Generations of artists have struggled to find a language to give meaning to the senselessness of war. In X, a work for clarinet and CD-ROM dedicated to Xanana Gusmão, Wesley-Smith has taken up the challenge with every modern resource available to him, including extended techniques (brilliantly delivered by Ros Dunlop) and electronics. The result is genuinely confronting and moving: one cannot hope (or wish) to recreate the horror of East Timor in 1999, but this work is an important historical document. Perhaps not surprisingly, although the music is a fascinating patchwork of interwoven ideas, the most chilling moments are marked by silence.

Merry-Go-Round was commissioned by Ros Dunlop and Julia Ryder for cello, clarinet and CD-ROM. Its inspiration is photographer George Gittoes' collection of images from a recent trip to Afghanistan, including a series of poignant shots of kids playing on a crude wooden merry-go-round. The music is rich in tone colours and drones evoking the traditional music of Afghanistan. My one criticism here would be that the stunning images deserved more measured presentation. The impact of the multimedia ephemera in the two previous works was enhanced by slick digital magic, but the haunting music and images of Merry-Go-Round needed no such hi-tech packaging.

note: Charisma and Martin Wesley-Smith are available for concerts. See Tekee Tokee Tomak concert site.

from a review by Carmel Budiardjo of a London concert (Feb 6 2003) at which "X", "Tekee Tokee Tomak"
and "Welcome to the Hotel Turismo" were played:

"The clarinetists Ros Dunlop and Natascha Briger performed superbly well and the combination of sound and visuals worked extremely well in helping to give the compositions greater depth and to appeal to a very mixed audience ... artistically rewarding and a powerful tribute to the courageous people of East Timor."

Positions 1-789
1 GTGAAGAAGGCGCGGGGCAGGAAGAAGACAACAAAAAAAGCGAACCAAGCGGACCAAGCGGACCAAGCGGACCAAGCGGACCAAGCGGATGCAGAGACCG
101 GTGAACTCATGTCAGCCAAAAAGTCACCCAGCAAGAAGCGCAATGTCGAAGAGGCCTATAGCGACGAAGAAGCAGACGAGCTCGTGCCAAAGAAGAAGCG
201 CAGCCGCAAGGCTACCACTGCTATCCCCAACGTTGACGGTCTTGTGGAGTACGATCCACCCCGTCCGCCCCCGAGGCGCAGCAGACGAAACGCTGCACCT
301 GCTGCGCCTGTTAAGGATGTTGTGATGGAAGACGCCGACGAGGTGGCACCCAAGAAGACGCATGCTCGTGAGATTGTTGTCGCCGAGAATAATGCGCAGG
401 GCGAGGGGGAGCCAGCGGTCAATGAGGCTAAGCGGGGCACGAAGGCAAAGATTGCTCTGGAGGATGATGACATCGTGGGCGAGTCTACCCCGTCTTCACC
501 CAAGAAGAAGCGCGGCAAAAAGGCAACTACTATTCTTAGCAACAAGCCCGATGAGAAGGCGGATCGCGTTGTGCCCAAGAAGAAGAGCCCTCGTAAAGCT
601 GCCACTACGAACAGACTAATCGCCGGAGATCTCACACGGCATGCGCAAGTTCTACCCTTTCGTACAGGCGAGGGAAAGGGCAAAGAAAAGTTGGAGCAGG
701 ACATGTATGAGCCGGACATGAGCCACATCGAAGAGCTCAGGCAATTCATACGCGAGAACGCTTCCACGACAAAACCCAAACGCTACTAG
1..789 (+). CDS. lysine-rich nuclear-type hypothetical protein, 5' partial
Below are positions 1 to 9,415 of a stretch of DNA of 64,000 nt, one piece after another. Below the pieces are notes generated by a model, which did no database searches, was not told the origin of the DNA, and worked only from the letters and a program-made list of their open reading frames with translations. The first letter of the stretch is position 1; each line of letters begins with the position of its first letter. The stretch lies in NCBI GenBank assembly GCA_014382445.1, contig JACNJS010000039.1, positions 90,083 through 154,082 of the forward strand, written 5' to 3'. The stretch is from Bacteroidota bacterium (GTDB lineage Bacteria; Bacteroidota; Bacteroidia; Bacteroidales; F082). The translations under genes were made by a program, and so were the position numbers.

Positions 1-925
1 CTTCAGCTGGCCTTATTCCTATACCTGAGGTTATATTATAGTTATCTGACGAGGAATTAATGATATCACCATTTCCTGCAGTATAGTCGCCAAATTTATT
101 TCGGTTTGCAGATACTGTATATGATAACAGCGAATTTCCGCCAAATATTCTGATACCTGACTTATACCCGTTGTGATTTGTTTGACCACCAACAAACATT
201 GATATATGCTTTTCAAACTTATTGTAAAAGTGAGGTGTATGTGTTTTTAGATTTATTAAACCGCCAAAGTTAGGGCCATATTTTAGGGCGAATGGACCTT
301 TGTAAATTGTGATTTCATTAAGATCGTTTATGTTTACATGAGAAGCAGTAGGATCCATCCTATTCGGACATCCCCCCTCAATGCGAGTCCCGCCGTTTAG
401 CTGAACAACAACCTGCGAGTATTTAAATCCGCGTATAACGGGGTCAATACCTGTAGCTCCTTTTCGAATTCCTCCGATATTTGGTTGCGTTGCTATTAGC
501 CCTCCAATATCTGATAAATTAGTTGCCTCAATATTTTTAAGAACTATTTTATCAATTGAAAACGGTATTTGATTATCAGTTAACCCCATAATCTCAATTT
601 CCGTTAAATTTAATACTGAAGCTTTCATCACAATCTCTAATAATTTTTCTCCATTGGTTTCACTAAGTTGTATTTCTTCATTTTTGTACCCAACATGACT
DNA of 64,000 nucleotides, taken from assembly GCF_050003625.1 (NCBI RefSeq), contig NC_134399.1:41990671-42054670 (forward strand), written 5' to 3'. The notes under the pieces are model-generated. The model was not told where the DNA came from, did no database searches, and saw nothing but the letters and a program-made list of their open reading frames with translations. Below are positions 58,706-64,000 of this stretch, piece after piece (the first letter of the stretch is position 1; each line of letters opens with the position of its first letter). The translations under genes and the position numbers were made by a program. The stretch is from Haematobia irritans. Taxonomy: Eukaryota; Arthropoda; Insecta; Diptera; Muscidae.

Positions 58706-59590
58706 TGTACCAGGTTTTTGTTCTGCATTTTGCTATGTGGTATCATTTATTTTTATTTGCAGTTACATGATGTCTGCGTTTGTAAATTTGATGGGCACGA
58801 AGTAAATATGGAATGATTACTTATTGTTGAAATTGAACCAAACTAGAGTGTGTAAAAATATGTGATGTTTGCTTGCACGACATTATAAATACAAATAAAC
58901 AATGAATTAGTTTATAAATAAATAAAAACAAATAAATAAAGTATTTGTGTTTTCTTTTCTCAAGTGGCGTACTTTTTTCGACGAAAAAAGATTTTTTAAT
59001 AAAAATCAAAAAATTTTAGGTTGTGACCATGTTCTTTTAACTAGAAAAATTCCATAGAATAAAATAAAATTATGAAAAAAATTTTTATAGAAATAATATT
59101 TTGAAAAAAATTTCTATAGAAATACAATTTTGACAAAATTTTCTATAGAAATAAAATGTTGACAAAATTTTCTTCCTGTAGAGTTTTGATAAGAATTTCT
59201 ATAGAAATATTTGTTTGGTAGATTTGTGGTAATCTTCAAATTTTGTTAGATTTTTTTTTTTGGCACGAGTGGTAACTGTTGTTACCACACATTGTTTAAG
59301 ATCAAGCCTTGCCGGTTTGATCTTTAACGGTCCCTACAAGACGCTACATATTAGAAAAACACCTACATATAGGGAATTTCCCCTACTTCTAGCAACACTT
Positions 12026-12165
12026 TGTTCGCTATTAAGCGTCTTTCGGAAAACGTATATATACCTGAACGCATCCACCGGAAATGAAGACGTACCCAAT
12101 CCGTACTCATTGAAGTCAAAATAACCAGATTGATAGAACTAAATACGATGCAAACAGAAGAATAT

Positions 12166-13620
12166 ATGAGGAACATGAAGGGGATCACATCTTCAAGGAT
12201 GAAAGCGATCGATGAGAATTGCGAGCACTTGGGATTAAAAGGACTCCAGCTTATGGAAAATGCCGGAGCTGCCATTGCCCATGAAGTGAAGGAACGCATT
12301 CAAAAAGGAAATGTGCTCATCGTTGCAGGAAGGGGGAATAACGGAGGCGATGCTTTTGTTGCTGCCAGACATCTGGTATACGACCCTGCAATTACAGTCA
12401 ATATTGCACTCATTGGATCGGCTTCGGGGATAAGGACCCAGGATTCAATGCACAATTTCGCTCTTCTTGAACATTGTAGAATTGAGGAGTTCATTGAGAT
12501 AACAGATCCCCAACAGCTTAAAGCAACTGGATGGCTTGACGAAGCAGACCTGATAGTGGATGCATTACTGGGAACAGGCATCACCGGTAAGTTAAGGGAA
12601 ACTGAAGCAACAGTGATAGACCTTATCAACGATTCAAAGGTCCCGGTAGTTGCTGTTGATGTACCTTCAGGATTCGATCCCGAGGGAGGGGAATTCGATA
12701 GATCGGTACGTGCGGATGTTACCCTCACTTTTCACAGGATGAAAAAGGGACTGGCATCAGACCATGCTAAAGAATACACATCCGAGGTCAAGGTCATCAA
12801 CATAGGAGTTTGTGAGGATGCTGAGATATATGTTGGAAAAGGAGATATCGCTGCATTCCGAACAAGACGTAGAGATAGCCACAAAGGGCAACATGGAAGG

from a review by David Morris (Clarinet & Saxophone, London, Spring 2003) of the same concert:

Down to business, however, and next was X by Martin Wesley-Smith. This was the first of several of his multi-media works, comprising slides, tape and clarinet. Lest there be any confusion, the slide show was not of the Could we have the next one, please Geoff school, but a compelling sequence of images fading into one another, colours and textures constantly on the move, all under the control of the composer and his Macintosh. The tape merged broadcast sound bites with choral passages and electronic effects, big noise with jaunty instrumental numbers, all synchronised with the visual images. Over the top was Ros Dunlop's live clarinet. "X" refers to the resistance leader Xanana Gusmão, imprisoned in 1999 while the Indonesian military withdrew from East Timor. The images were brutal. So was the music, though the screaming clarinet might have benefited from some amplification to match the volume of the tape and heighten the anguish in the climactic passages. However, in quieter parts, Ros Dunlop's melancholy lines were serene.

to download and view a short Shockwave movie (2.6MB) of the last section of Welcome to the Hotel Turismo, for cello or bass clarinet & CD, which is a companion piece to X, click here

The computer part of X has previously been available only for a Macintosh running OS9. It now works under OSX, and will shortly be available as an .exe file that will run under Windows on a PC. Enquiries: e-mail Martin Wesley-Smith.